The role of the community nurse in integrated end of life care
Annette Thomas-Gregory Acting head of department, Anglia Ruskin University, faculty of health, social care and education, Cambridge
Isabel Richmond Lecturer, St Helena Hospice, Colchester
Although some people receive excellent care at the end of their lives, many do not. Services are not always well co-ordinated and communication between staff and agencies can break down. In recent years, new models of care have been developed to deliver good integrated care to more patients, including those receiving palliative care in community settings. Integrated care models need to be flexible and supported by clear, well-considered protocols and policies. When there is poor co-ordination, the consequences can have a devastating effect on individuals and their families. A well-resourced multidisciplinary approach is fundamental to ensuring the provision of good integrated care. This paper aims to provide an understanding of the main factors that affect end of life care provision in the community by focusing on the end of life care strategy, the national gold standards framework and the ongoing integrated and collaborative care policy initiatives. It suggests ways in which community practitioners can develop their skills in providing care for people at the end of their lives.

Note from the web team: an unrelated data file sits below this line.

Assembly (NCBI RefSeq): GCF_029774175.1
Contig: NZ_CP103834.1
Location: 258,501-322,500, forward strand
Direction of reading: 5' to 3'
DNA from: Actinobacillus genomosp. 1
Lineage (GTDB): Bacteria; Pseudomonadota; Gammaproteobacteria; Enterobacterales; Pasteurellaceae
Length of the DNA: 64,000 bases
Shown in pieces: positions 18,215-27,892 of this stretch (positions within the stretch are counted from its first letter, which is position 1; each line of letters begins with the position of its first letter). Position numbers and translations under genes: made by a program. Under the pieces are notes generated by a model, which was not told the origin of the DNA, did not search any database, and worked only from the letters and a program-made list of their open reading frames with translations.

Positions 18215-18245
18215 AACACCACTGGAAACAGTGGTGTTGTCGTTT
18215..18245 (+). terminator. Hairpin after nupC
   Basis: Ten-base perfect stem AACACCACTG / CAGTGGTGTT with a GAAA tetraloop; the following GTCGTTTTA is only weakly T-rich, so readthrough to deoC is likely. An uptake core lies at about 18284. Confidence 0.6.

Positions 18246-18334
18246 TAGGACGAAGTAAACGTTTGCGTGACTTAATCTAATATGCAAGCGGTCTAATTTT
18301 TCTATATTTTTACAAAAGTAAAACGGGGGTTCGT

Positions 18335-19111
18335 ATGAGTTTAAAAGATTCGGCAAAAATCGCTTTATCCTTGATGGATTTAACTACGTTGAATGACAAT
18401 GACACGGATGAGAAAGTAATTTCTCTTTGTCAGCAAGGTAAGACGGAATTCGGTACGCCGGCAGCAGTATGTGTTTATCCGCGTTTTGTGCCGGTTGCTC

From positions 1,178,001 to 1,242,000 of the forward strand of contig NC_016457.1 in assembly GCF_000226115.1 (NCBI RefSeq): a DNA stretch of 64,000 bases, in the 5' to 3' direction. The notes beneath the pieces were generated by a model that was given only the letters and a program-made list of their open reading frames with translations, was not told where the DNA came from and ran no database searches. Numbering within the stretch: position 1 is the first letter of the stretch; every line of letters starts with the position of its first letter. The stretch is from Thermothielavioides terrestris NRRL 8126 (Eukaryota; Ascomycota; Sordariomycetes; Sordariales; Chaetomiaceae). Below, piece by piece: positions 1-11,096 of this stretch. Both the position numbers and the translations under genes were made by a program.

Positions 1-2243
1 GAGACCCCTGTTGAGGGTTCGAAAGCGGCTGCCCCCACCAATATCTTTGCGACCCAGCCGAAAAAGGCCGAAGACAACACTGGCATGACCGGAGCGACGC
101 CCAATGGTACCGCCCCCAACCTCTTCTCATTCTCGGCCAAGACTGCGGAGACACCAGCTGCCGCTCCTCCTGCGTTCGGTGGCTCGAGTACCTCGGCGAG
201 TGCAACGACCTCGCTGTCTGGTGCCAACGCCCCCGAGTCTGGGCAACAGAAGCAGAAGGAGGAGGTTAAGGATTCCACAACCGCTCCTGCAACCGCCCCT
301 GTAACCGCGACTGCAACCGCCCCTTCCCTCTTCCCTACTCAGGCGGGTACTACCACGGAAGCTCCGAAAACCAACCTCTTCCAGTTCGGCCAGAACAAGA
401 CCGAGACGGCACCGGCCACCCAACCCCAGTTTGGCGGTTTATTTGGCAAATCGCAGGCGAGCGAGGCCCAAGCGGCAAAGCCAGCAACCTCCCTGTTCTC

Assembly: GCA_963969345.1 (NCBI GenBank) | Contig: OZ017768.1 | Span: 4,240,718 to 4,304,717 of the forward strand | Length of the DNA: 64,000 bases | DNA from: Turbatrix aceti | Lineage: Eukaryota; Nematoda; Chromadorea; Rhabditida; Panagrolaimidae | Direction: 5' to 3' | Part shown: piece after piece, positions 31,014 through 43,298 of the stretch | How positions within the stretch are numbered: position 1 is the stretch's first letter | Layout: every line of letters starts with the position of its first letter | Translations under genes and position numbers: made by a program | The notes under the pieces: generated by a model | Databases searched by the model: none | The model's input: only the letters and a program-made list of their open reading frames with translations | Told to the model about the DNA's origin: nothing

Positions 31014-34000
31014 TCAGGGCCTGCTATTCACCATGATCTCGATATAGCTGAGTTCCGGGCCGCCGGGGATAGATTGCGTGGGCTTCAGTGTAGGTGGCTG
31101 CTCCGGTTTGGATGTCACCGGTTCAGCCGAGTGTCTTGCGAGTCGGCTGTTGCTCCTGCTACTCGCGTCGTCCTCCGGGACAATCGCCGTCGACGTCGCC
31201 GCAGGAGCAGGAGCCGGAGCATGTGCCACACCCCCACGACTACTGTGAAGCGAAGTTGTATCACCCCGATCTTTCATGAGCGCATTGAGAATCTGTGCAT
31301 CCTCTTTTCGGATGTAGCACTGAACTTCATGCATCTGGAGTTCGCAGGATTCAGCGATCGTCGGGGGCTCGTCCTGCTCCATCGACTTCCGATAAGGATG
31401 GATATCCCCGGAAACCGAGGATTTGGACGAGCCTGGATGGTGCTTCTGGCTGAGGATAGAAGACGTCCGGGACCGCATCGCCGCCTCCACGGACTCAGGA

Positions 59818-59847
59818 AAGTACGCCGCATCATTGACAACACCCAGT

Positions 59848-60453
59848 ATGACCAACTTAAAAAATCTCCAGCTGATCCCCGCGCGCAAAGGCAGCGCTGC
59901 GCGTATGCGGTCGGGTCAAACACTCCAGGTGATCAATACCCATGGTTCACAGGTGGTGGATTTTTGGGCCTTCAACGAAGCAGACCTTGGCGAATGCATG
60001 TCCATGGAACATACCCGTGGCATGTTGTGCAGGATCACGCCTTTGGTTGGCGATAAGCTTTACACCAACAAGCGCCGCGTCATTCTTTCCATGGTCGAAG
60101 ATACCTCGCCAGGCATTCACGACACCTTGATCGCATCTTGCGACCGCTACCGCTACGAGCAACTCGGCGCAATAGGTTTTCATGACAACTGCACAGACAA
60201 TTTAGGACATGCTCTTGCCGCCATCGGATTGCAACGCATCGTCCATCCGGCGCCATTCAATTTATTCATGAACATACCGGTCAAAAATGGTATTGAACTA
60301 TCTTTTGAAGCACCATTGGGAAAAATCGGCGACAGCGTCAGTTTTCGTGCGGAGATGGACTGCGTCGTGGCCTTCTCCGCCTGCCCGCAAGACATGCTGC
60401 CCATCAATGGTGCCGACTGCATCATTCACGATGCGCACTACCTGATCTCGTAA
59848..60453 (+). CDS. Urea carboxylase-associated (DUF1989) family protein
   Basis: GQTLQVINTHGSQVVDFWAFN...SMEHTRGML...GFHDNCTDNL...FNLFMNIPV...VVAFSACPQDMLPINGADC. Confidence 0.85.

Primary Health Care. 25, 3, 33-39. doi: 10.7748/phc.25.3.33.e947Correspondence
This article has been subject to double blind peer reviewConflict of interest
Received: 22 October 2014
Accepted: 02 December 2014